After losing everything he owns, forester Will Scarlet embarks on a search for none other than King Raven, whose exploits have already become legendary. After fulfilling his quest--and proving himself a skilled and loyal companion--Will joins the heroic archer and his men.
Now, however, Will is in prison for a crime he did not commit. His sentence is death by hanging--unless he delivers King Raven and his band of cohorts.
That, of course, he will never do.
Wales is slowly falling under the control of the invading Normans, and King William the Red has given his ruthless barons control of the land. In desperation, the people turn to King Raven and his men for justice and survival in the face of the ever-growing onslaught.
From deep in the forest they form a daring plan for deliverance, knowing that failure means death for them all.
Scarlet continues Stephen R. Lawhead's riveting saga that began with the novel Hood, which relocated the legend of Robin Hood to the Welsh countryside and its dark forests. Steeped in Celtic mythology and the political intrigue of medieval Britain, Lawhead's trilogy conjures up an ancient past and holds a mirror to contemporary realities. Prepare for an epic tale that dares to shatter everything you thought you knew about Robin Hood.
About Stephen LawheadSee more books from this Author
As the book opens, Scarlet is waiting to hang, and Lawhead uses the device of having Scarlet dictate his life story to a fascinated monk as a way to pick up the threads of the story.Jun 10 2008 | Read Full Review of Scarlet (The King Raven, Book 2)
I never felt the love triangle between Scarlet, Robin and Little John was particularly convincing (apart from anything else, Much the Miller's Son seemed so much more likeable than both of the other two put together that surely Scarlet should have seen this and taken more of an interest in him!) ...Apr 28 2012 | Read Full Review of Scarlet (The King Raven, Book 2)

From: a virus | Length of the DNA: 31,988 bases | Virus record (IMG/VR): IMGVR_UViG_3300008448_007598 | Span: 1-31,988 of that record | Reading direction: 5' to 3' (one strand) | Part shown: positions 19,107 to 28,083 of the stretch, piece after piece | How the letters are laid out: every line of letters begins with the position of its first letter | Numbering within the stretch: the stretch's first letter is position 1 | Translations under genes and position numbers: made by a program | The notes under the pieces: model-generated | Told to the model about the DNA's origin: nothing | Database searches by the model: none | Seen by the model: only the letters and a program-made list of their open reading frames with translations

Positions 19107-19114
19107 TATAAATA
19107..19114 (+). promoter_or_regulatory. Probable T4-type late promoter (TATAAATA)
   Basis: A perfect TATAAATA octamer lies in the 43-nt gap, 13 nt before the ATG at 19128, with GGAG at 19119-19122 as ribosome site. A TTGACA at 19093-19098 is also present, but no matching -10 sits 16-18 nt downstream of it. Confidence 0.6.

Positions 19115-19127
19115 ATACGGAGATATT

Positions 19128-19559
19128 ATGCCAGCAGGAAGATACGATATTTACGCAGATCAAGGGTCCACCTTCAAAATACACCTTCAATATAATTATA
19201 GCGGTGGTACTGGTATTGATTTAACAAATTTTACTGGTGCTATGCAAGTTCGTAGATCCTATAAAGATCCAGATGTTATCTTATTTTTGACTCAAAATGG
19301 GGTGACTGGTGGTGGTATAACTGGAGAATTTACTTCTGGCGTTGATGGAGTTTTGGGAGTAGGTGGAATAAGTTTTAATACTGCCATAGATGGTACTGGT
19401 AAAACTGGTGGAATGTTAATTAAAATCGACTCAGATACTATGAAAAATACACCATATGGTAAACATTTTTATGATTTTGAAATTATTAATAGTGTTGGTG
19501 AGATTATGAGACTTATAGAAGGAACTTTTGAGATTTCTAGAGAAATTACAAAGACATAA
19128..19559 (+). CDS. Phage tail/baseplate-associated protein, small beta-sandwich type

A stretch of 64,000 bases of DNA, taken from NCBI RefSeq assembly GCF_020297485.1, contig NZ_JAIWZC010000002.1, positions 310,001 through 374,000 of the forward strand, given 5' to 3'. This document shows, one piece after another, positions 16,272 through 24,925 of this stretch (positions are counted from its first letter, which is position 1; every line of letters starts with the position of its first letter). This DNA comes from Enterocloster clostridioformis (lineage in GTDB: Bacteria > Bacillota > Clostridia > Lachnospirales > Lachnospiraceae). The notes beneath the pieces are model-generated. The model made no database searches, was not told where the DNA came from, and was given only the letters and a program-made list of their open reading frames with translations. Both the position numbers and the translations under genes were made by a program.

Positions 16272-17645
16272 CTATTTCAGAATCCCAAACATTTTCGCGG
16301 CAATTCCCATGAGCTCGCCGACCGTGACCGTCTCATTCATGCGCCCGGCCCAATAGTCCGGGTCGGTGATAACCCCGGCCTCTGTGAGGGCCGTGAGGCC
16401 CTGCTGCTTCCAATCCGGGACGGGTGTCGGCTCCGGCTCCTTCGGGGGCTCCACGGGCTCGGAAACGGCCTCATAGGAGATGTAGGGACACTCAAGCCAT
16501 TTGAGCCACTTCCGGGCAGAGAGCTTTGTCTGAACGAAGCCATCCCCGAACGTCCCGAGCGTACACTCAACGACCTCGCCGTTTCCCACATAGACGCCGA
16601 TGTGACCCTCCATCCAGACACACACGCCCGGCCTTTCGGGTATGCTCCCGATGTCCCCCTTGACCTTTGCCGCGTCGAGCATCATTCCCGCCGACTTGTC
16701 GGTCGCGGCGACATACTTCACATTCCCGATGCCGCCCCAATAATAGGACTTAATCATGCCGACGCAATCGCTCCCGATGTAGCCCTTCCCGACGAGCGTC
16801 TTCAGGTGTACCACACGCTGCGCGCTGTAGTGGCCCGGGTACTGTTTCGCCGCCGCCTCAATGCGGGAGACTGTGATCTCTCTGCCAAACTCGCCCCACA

Lawhead has been ill, I understand, but is thankfully now recovered, but the last book in this sequence will suffer a little delay.Oct 24 2009 | Read Full Review of Scarlet (The King Raven, Book 2)
Taking to the woods, Bran embraces his role as a leader to the families that have sought sanctuary in the wilds, becoming “Rhi Bran y Hud,” or “the Raven King” to the people known as the Grellon or “the flock.” Using scare tactics in order to raid Norman convoys, Bran takes his cue from a Welsh m...Dec 20 2010 | Read Full Review of Scarlet (The King Raven, Book 2)
It is the continuing story of a small group of people, led by a displaced king, determined to reclaim the land and kingdom settled by their ancestors, now under foreign rule.Dec 13 2007 | Read Full Review of Scarlet (The King Raven, Book 2)
If the story is fun to read, exciting to think about, and provides an enjoyable experience that lingers long in the reader�s mind � what difference does it make, in the end, whether it was shelved in the Historical or Fantasy section?.Nov 28 2007 | Read Full Review of Scarlet (The King Raven, Book 2)
Fans of historical novels of medieval times will find much to love in both Hood and Scarlet, and Lawhead devotees (such as myself) are going to find all of the same things they have always loved about Lawhead�s writing in Scarlet.Nov 26 2007 | Read Full Review of Scarlet (The King Raven, Book 2)
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